WFU Law School
Law & Valuation
3.4.2 Cash Flow

3.4.3 Comparables

[earnings or revenues or net assets - comparables]

"IAS versus US GAAP: Information Asymmetry-Based Evidence from Germany's New Market"
Journal of Accounting Research, June 2003
BY: CHRISTIAN LEUZ, University of Pennsylvania:

Motivated by the debate about globally uniform accounting standards, this paper investigates whether firms using US GAAP vis-a-vis IAS exhibit differences in several proxies for information asymmetry. The study exploits a unique setting where the two sets of standards are put on a level playing field. Firms trading in Germany's New Market must choose between IAS and US GAAP for financial reporting, but face the same regulatory environment otherwise. Thus, institutional factors such as listing requirements, market icrostructure and standards enforcement are held constant. In this setting, differences in the bid-ask spread and share turnover between IAS and US GAAP firms are statistically insignificant and economically small. Subsequent analyses of analysts' forecast dispersion, IPO underpricing and firms' standard choices corroborate these findings. Thus, at least for New Market firms, the choice between IAS and US GAAP appears to be of little consequence for information asymmetry and market liquidity. These findings do not support widespread claims that US GAAP produce financial statements of higher informational quality than IAS.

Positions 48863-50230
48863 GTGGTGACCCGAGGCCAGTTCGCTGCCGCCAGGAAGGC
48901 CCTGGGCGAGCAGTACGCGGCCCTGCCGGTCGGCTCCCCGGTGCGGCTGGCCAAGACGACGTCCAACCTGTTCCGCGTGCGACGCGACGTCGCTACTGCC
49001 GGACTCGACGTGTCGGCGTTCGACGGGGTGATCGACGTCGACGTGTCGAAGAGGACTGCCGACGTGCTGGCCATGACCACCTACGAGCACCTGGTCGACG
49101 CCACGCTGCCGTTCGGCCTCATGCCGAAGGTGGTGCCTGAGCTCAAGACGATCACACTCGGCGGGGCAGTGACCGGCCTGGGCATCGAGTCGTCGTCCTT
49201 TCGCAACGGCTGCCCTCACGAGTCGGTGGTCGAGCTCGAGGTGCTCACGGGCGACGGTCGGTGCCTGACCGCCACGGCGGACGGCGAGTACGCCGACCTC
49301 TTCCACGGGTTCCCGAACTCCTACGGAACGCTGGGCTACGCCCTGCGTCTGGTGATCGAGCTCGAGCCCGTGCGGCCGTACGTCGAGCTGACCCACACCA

M.G. Bancorporation v. Le Beau (Del. 1999)

three distinct methodologies to value MGB's two operating bank subsidiaries: the comparative publicly-traded company approach, yielding a $ 76.24 to $ 77.50 per share value; the discounted cash flow ("DCF") method, yielding a $ 73.96 to $ 72.23 per share value; and, the comparative acquisitions approach, yielding an $ 85 per share value.

In performing his analysis, Clarke added a control premium to the values of the two subsidiaries to reflect the value of MGB's controlling interest in those subsidiaries. He then added the value of MGB's remaining assets to his valuations [**7] of the two subsidiaries. Clarke arrived at an overall fair value of $ 85 per share for MGB.


3.4.2 Cash Flow

©2003 Professor Alan R. Palmiter

This page was last updated on: September 25, 2003